1
$\begingroup$

Find the limit using Taylor-series , $f(x) =\frac{\ln(1+x^2)-x^2}{\sqrt{1+x^4}-1}$.

I calculated the limit of of the $\ln(1+x^2)$ which is equal to ${x^2} - \frac{2x^3}{3} + ...O(x^n)$

and $\ln(1+x^2) -x^2 $ = $\frac{-2x^3}{3} + ...$

but when i calculate $\sqrt{1+x^4}$ i get $0$ for first second and third derivative(when i plug in $0$) for the $4$rth derivative(after plugging in zero) i get $6$.

So Taylor series for $\sqrt{1+x^4}-1 = \frac{6x^4}{4!}+ ...$ and taking the next derivative gives again zero :( in simple i get this experession $\frac{-8x^3}{3x^4} + ..$ and $ \displaystyle{\lim_{x \to 0} f(x)}$. can someone tell me whether these steps are right or wrong?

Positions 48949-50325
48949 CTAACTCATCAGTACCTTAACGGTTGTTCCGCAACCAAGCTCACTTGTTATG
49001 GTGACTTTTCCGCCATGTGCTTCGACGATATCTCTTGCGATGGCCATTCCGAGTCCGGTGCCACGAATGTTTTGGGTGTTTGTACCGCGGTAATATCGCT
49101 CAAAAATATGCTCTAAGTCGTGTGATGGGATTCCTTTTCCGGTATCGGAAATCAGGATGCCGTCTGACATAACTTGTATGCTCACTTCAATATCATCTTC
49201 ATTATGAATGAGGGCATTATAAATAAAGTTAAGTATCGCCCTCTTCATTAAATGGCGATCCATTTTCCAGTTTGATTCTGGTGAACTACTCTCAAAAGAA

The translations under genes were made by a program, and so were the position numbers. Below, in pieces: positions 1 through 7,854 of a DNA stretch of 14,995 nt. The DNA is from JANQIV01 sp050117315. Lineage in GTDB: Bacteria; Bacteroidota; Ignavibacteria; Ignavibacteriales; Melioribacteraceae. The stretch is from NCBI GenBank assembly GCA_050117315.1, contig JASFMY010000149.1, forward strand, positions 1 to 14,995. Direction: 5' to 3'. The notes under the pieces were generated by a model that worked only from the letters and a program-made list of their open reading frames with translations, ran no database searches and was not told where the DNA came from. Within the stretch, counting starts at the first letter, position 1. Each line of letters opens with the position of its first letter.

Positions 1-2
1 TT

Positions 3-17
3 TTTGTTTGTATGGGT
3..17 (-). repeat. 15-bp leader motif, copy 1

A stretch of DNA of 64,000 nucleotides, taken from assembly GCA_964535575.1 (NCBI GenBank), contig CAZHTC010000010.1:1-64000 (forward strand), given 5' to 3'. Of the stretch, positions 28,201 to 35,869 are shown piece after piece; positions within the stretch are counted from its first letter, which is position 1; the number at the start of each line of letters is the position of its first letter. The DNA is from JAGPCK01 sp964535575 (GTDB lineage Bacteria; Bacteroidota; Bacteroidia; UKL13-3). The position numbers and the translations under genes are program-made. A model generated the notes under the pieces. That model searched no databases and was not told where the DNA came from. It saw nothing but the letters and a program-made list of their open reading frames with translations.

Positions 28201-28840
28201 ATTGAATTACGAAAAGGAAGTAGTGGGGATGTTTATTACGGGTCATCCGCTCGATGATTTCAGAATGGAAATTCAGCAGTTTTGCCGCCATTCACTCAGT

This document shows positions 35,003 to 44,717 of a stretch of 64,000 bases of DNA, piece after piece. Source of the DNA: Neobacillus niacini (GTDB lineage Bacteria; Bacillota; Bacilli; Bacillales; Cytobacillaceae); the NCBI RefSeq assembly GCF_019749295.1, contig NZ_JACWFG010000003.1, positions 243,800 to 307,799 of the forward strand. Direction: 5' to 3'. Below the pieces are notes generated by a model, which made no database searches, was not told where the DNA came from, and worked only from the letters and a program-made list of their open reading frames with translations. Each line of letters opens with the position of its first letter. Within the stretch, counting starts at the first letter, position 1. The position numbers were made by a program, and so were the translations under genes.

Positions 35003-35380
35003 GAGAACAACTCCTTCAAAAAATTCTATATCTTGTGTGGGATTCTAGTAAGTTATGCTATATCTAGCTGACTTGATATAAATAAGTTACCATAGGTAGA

$\endgroup$
2
$\begingroup$

Hint

Use the generalized binomial theorem to show that $$\sqrt{1+x^4}=(1+x^4)^{\frac 12}=1+\frac{x^4}{2}-\frac{x^8}{8}+\cdots$$

Another way could be to consider Taylor series $$\sqrt{1+t}=1+\frac{t}{2}-\frac{t^2}{8}+O\left(t^3\right)$$ and replace $t$ by $x^4$.

$\endgroup$

Your Answer

By clicking “Post Your Answer”, you agree to our terms of service, privacy policy and cookie policy

Not the answer you're looking for? Browse other questions tagged or ask your own question.